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Publication numberUS2408390 A
Publication typeGrant
Publication dateOct 1, 1946
Filing dateDec 29, 1944
Priority dateDec 29, 1944
Publication numberUS 2408390 A, US 2408390A, US-A-2408390, US2408390 A, US2408390A
InventorsGessler Frederick A
Original AssigneeGlobe Milker Inc
Export CitationBiBTeX, EndNote, RefMan
External Links: USPTO, USPTO Assignment, Espacenet
Teat cup for milking machines
US 2408390 A
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Description  (OCR text may contain errors)

F. A. GESSLER TEA'I CUP4FOR MILKING MACHJQNES Filed Dec. 29, 1944 grl v v INVENTOR FREDERICK AGESSLER Patented Oct. 1, 1946 m suse ES OFFICE 2,408,39d1- J. I

i t Frederick A. Ge'ssler, Des nets, medians;

.by mesne (assignmentato' GlobeMilken-Inc Des Moines, Iowa, a corporationof Illinois j gApplication neeei'nberza. mit s'enei No. 571L436 I 4 Claims.

" i This invention relates' for mechanical milking machines and in particu- 1er to "a' tea'tcup of the type including a casing or a housingwith an inflation'supportedin a spaced relation within the 'casing'.

'Anobject-"of'this invention is toprovide an improved teat cup for mechanical milking machines. 'A'iurther object'of this'invention' is .to provide a two piece teat cup for a pulsation type milking machine comprised of'a casing and an associated rubber liner integrally formed with a milk tube and a pulsation tube,'in" which thecas'ingand a liner are-of a simple and inexpensive-design,and relatively constructed to be quickly and easily asv p sembled and takenapart.--- A 7 Further objects, features and advantages of this invention will become apparent from the following description when taken in connection with the accompanying drawing in which:

Fig. 1 is an elevational view of the teatcup of this invention showing the casing and substantially all of the liner in section;

Fig. 2 is an elevational view of the liner; and

Fig. 3 is a sectional view taken along the line 3-3 in Fig. 1.

With reference to the drawing the teat cup of this invention is shown in Figs. 1 and 2 as comprising a metal tubular casing or teat cup shell 5, of a cylindrical shape,'integrally formed with an outside peripheral bead 6 at its upper end, and a series of inside axially spaced pressed-in annular ridges 1 adjacent its lower end. It is thus seen that the inside diameter of the tubular casing 5 is the same throughout its length except for the inwardly projected ridges I at its lower end.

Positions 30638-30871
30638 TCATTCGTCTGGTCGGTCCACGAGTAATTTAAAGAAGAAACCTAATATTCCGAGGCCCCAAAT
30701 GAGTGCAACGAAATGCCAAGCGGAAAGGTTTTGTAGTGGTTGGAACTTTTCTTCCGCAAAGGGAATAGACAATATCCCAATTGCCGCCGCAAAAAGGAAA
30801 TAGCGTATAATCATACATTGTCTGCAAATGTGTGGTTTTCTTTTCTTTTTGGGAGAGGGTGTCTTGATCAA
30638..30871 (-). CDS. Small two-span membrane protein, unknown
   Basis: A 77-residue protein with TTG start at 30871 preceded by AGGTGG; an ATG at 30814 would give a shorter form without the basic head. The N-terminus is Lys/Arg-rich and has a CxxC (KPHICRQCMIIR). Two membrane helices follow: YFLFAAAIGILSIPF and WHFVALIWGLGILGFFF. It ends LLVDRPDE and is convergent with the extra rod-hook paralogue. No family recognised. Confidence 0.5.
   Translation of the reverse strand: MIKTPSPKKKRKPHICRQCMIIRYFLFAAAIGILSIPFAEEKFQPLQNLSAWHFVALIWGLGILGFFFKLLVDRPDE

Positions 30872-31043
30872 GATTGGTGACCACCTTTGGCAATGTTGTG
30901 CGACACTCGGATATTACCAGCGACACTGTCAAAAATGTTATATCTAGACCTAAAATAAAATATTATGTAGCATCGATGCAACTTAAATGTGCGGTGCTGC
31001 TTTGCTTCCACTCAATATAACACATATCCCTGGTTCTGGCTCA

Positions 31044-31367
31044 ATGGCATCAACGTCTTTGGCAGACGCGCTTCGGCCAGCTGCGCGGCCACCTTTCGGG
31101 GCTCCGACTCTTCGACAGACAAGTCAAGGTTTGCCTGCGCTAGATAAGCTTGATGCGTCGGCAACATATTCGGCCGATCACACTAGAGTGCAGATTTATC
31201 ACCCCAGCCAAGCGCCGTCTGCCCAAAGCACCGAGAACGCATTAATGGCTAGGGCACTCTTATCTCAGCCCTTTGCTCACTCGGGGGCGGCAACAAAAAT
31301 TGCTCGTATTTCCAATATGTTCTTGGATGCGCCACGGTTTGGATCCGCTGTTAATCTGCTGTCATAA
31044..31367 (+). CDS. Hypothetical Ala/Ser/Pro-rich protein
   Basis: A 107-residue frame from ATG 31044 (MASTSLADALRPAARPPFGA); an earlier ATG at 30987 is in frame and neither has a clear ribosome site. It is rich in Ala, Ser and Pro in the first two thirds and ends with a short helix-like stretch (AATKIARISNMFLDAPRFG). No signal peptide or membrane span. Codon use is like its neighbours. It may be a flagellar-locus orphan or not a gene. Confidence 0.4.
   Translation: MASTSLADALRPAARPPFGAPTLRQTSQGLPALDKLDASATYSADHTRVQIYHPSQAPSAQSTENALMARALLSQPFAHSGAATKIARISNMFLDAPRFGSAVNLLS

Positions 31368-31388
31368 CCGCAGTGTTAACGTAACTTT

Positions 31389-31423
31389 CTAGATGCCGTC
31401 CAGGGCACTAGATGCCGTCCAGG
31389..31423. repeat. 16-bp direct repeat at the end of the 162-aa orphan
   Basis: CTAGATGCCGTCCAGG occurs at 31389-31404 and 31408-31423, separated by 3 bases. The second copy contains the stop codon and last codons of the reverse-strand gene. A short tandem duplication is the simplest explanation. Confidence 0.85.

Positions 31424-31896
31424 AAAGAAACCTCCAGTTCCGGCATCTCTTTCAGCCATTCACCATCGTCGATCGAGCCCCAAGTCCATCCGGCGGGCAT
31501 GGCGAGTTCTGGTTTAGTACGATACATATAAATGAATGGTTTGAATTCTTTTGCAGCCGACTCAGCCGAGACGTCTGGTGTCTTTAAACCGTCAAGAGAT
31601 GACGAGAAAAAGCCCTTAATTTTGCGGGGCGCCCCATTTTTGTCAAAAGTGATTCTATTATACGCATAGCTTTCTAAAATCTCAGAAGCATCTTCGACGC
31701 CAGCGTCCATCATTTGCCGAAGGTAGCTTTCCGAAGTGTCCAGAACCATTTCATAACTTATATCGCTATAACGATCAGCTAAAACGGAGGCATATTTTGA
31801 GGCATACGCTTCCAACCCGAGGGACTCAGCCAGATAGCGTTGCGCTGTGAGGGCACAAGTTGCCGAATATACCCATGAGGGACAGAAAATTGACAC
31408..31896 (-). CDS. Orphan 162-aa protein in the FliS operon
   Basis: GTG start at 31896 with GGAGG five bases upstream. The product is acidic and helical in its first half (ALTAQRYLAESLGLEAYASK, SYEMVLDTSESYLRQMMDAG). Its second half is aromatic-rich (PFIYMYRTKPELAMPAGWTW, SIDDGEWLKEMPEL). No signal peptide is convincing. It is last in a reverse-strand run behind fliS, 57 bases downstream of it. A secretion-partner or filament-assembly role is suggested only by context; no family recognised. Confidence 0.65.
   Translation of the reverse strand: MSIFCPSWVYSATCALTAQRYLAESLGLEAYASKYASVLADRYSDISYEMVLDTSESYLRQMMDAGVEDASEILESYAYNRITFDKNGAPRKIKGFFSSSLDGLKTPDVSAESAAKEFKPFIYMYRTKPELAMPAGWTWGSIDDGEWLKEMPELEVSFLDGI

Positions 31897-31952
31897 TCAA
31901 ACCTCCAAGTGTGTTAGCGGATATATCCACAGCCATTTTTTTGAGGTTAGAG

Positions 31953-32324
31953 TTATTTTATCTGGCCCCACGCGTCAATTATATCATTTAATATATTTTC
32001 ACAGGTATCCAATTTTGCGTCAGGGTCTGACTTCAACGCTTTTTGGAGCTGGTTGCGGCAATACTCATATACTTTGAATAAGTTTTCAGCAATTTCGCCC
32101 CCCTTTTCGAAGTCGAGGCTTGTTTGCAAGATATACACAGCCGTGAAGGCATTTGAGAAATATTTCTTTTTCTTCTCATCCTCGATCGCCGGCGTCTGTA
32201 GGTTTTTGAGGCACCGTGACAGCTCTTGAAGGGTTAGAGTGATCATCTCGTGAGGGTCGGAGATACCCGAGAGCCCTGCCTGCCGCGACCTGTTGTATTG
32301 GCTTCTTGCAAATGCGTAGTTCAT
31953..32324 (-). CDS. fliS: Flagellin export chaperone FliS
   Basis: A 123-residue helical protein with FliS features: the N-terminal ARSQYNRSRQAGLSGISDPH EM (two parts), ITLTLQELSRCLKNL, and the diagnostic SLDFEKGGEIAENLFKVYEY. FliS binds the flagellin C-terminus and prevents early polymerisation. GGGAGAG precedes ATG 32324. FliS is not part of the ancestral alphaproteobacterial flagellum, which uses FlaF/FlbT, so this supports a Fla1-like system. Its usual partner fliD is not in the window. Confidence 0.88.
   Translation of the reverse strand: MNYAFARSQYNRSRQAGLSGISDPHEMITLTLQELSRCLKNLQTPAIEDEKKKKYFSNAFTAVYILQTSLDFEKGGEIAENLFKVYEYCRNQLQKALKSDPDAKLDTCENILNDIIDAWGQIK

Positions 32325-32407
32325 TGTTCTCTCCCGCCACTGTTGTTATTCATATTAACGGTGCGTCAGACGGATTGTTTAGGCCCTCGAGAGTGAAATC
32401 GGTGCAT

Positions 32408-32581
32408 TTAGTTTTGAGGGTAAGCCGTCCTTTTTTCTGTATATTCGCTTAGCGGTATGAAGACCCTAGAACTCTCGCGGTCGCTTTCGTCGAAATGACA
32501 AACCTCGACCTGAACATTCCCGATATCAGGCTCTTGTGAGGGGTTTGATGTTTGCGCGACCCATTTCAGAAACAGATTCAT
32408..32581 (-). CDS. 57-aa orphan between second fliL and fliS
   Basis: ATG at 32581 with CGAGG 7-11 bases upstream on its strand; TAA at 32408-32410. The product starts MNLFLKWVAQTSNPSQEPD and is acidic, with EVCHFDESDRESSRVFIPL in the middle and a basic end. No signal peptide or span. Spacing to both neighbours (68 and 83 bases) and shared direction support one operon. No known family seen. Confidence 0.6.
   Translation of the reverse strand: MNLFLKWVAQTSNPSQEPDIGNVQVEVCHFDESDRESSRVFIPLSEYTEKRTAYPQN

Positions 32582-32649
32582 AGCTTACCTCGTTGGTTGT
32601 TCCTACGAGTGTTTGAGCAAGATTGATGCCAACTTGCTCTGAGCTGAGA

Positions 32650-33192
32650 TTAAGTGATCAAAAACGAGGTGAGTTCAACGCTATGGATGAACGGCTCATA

The liner for the teat cup is composed of a flexible material such as rubber or the like and is integrally constructed with an inflation 8 having an enlarged head portion 9 at its upper end and a' base member, indicated generally as l I, adjacent its lower end. The head portion 9 is formed with an undercut annular recess l2 adapted to receive the bead 8 in fluid tight engagement.

The base ll includes an annular body member l3 having an annular projection or flange Mat its upper end, and merging at its lower end into a milk tube l6 and a pulsation tube H, which are connected together in a side by side relation. The

pulsation tube l1 extends through and is open to the top side of the body member l3, which top side defines the bottom of an air chamber I5, while the milk tube extends through the body member l3 for fluid communication with the lower end of the inflation 8 As best appears in Figs. 1 and 3 the flange I4 is of a diameter subgenerally toteat cups stantiallyfequal to the inside diameter of the tubular-casing 5 for a purpose which will appear.

later. Y

' In the assembly of the teat cup, the milk tube.

It and pulsatior'r tube 11' are inserted into the upper end of the tubular casing 5 and then pulled outwardly from the lower end of the casing to position the inflation 8 in a spaced relation within the casing to form the air chamber l5. This pulling action initially seats the peripheral bead 8, at the upper end of the casing 5; within the undercut recess [2. As the pulling action is continued the-inflation 8 is extended or stretched downwardly until the peripheral edge of the flange M. is 'in abutting en agement, with the under side of a ridge 1. The inflation 8 is thus fluid sealed at its upper end with the casing 5 by the engagement of the bead 6 within the recess l2 and at its lower end by the engagement of the flange M with a ridge 1.